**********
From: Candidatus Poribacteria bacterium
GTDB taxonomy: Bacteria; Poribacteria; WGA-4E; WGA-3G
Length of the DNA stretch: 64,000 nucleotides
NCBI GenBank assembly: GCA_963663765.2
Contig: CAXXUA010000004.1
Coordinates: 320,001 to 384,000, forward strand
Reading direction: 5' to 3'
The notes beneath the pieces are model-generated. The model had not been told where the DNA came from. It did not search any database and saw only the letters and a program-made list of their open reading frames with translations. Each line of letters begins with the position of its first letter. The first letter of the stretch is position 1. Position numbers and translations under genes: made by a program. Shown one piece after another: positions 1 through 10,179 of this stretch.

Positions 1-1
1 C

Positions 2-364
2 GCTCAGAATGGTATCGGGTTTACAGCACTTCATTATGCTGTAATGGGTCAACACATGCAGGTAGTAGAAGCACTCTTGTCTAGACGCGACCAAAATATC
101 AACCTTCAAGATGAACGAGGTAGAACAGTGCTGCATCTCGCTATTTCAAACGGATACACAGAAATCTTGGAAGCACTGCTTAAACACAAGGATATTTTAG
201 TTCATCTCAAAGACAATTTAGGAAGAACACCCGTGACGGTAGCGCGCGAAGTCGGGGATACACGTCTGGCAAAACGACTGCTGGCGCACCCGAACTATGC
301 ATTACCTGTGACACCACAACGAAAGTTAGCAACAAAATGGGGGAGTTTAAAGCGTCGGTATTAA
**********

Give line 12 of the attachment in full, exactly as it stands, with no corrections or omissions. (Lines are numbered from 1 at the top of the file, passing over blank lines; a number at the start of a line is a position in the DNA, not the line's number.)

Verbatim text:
2 GCTCAGAATGGTATCGGGTTTACAGCACTTCATTATGCTGTAATGGGTCAACACATGCAGGTAGTAGAAGCACTCTTGTCTAGACGCGACCAAAATATC